Written by: Natalie Dormady, contributing writer. Follow more of her story on her Instagram, @littlearthlings.
“What does your life look like with an eating disorder? Now, what would your life look like without it?”
I was completing an outpatient program when my therapist asked me this question. I sat there, staring at the ground, hoping I could find a response embedded in the carpet. She asked me to give it some thought as homework. She said I could write about it, photograph it, draw it. The only requirement was that it needed to express how the disorder was impacting my life and what my life would be like without it. I left her office that day trying to figure out how I was going to explain my feelings.
I got home and started typing. I thought that maybe I could write about it but struggled to find the right words. Nothing seemed to truly express what I was thinking or feeling, so I decided to take a different approach. I started to draw. I remember drawing one thing, then another, and another. It felt like I was completing a puzzle with each image. It made sense. As I drew, I felt safe and comforted in a way that words did not allow me to. I remember feeling like I understood. I finally understood how cruel the disorder was.
“I found I could say things with colour and shapes that I couldn’t say any other way – things I had no words for.”
For as long as I can remember, I’ve always had a really hard time expressing my emotions. Crying, anger, frustration. Basically all of the uncomfortable ones. I could never verbally express how I was feeling. I didn’t know how to say I was feeling sad, or mad. I think I was afraid to. I knew in my head that I was feeling a certain way, but it ended there. I couldn’t find the right words. I would suppress my emotions by engaging with the disorder. Feeling frustrated? Upset? Anxious? The disorder provided me with a false sense of comfort. I would release my emotions in unhealthy ways. I never realized just how harmful it was until I started drawing and expressing how I was feeling in a safe way, rather than allow the disorder to suppress and hurt. Art has allowed me to feel something that the eating disorder could never: happiness.
Through painting, scribbling, doodling, I have been able to express myself. I have been able to communicate my emotions, not only with others but with myself. For me, art is freeing. Art is not suppressing like the disorder was. The act of creating has allowed me to visually see my emotions. Sometimes the page is full of scribbles, or sometimes it has flowers and mountains, but using art as a form of expression has provided me with a safe and secure outlet to better understand myself and my emotions. Art allows me to communicate in a way in which I can’t with words. Art is safe, I am safe.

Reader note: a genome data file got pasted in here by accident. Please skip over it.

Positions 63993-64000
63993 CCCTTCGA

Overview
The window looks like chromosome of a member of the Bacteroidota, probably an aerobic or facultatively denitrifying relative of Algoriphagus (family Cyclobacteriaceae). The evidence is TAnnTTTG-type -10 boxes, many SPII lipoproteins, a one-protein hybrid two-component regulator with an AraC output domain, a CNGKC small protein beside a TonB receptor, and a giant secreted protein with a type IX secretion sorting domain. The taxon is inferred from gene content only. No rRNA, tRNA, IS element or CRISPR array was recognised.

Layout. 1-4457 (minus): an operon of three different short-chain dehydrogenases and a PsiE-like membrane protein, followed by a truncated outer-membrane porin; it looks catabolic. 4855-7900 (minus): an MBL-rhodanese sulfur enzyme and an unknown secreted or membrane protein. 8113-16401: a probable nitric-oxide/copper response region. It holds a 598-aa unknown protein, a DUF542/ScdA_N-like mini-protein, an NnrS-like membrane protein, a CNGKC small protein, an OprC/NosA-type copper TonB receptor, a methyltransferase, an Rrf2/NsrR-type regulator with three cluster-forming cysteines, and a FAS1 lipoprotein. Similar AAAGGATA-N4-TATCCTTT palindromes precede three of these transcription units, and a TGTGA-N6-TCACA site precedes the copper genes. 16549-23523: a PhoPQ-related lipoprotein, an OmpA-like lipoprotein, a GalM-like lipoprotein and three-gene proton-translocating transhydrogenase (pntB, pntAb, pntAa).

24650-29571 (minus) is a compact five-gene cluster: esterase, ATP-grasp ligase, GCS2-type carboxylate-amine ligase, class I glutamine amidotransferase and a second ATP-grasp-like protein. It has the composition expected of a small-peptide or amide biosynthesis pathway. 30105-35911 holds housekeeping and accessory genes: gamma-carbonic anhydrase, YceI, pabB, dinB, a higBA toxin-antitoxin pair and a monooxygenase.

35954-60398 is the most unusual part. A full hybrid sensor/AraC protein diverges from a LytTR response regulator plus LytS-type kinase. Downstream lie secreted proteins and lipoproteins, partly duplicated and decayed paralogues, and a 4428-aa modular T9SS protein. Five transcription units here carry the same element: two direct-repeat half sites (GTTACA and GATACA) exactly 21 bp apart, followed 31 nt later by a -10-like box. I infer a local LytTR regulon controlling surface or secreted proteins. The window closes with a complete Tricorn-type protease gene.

Throughout my recovery journey, I have been learning more and more every day just how important it is for me to create. When I was engaging with the disorder, I lost touch with my creative side. Art allows me to connect and understand myself in ways the disorder never did. I am happy, content, and calm when I am drawing. Even if at the start of a drawing I feel anxious, I feel myself relax with each brush stroke. It has become a form of meditation for me. A form of self-care. I look forward to doodling. I look forward to a blank page.
Using art to express myself has taught me that there is no wrong way to create. Creativity is meant to have imperfections, it is meant to be messy. Sometimes, it is meant to be scribbles and circles, with bold colours, or maybe just quiet lines. Deep blues or bright yellows. Visually seeing my emotions, through colours and objects, helps me accept them as they are. I’m working on not judging my thoughts, I’m practicing allowing myself to create freely and with this has come a better understanding of myself.
There are so many wonderful ways we can express ourselves. Drawing, dancing, moving, yoga, creating, writing, singing, journaling, poetry, photography, acting, being in nature, decorating, clothing, and the list goes on! Expressing yourself in a way in which allows you to connect with yourself is so important. It is another form of communication with others, but also with yourself. I find that through expressing myself with art, I’m learning more and more about myself. If one form of self-expression doesn’t resonate with you, it is more than okay to try again. Maybe it’ll take some time to find a way to express yourself, or maybe you already know how to. Either way, you deserve to find an activity or form of self-expression that has meaning and impact. You deserve to be happy.